Don't expect a kinder, gentler Oracle after sales executive's departure

Oracle's hard-driving sales culture isn't about to change, at least not easily or soon, according to industry observers

Oracle customers hoping that the pending departure of a top company executive will help pave the way for a kinder, gentler sales culture may be engaged in wishful thinking, according to industry observers.

Oracle confirmed Thursday in a filing with the U.S. Securities and Exchange Commission that Keith Block, its long-time North American sales chief, is leaving to pursue other opportunities. Block will stay on for a period to time to help with the transition of his duties overseeing the territory, which accounts for a healthy chunk of Oracle's total revenue.

"Oracle revolves around alpha dog technology (i.e., database) sales reps, of which Block is/was the top," said Eric Guyer, a consultant who advises clients on deal negotiations with the vendor, in ablog post this week.

"It is also intensely rank and file," added Guyer, who once worked at Oracle in a number of roles. "If Keith Block feels this way, then his reports, and their reports, and their reports, etc., probably agree or will soon. I doubt that his departure represents a change in DNA. He delivered sales results for many years, and that keeps you employed at Oracle above all else."

Oracle's confirmation of Block's departure followed ample speculation he was being ousted over critical remarks he made about his superior, co-president Mark Hurd, and other aspects of Oracle's business. Block's statements, which he made via instant-message, recently emerged in court filings tied to Hewlett-Packard's ongoing lawsuit against Oracle.

The instant messages also reflect Block's reputation as an aggressive, highly competitive salesman. In one transcript, he used an expletive to describe what Oracle planned to do to HP and wrote that he was "a man on a mission on this." In another instance, he accuses a colleague of "stealing revenue" from him, and complains that Hurd is not focusing enough on "Loic," a likely reference to Loïc le Guisquet, Oracle's executive vice president for Europe, the Middle East and Africa.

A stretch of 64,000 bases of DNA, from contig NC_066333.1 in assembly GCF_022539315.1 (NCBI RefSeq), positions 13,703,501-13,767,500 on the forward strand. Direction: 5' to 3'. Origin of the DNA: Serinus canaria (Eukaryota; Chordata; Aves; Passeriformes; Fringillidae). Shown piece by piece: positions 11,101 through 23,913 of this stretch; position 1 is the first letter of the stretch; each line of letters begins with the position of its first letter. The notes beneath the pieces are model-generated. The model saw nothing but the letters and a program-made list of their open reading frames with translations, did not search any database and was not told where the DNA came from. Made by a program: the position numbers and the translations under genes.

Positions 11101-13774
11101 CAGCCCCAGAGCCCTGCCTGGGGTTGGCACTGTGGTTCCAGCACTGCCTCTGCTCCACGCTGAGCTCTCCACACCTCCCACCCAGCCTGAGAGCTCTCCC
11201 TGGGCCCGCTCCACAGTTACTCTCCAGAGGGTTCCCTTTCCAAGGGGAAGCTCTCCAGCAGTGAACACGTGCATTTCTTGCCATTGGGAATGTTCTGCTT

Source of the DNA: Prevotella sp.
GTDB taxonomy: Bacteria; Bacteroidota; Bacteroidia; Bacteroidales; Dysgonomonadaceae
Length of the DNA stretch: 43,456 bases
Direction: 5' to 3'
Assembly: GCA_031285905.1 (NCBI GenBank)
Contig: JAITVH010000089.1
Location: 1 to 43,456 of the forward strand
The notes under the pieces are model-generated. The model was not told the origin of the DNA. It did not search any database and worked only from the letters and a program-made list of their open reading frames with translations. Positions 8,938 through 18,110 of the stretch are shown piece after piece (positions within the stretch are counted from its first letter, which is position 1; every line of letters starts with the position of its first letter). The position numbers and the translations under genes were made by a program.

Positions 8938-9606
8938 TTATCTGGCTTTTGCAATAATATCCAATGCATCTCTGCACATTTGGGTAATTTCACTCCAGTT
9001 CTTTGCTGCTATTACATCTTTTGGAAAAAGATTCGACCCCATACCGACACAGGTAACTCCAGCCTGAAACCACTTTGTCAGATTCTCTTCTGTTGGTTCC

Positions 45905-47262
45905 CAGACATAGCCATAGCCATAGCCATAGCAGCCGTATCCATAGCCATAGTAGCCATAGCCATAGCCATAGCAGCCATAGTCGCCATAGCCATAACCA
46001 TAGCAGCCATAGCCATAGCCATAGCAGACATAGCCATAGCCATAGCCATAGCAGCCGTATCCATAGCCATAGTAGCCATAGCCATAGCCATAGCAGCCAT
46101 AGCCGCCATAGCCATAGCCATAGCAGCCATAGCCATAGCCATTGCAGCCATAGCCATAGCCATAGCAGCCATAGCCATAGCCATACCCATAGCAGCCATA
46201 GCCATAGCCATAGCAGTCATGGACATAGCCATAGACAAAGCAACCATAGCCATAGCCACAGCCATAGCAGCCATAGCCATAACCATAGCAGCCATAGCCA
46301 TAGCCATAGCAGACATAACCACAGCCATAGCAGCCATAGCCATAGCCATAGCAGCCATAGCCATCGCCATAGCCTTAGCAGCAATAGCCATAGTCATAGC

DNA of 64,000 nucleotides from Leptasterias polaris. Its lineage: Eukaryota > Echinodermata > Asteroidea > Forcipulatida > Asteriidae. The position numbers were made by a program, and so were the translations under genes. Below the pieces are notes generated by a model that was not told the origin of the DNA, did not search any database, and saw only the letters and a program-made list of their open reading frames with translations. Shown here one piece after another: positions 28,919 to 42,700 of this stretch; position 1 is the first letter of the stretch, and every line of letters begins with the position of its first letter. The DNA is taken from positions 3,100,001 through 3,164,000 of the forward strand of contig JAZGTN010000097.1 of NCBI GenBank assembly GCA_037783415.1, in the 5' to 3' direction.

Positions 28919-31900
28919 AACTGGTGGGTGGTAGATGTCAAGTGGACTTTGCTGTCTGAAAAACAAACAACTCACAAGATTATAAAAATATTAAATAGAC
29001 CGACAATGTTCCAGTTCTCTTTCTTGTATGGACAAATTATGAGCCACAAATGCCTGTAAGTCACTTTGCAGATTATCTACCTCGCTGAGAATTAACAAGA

The instant messages are clearly the cause of Block's departure and not his performance, Guyer said in an interview Thursday.

Block's shoes will be hard to fill, said Guyer. "He's been in that position for so long, just by the nature of his tenure there, his leaving is not a good thing."

Oracle has tapped current cloud services head Joanne Olsen to take over North American application sales. It wasn't immediately clear Thursday who had been placed in charge of other areas, such as database and middleware.

Whatever happens, don't expect a rapid shift in how Oracle does business, said analyst Ray Wang, CEO of Constellation Research. "Oracle's a sales machine," he said. "Many of their business processes have been built over years. It'll take some time for changes to be implemented but good leadership could improve the type and style of customer engagement."

One big potential improvement is for Oracle to tamp down on the practice of "having multiple Oracle sales reps in database, middleware, and applications all call on you at the same time," whether intentionally or unintentionally, Wang said.

Block and an Oracle spokeswoman didn't respond to requests for comment.

Chris Kanaracus covers enterprise software and general technology breaking news for The IDG News Service. Chris's e-mail address is Chris_Kanaracus@idg.com

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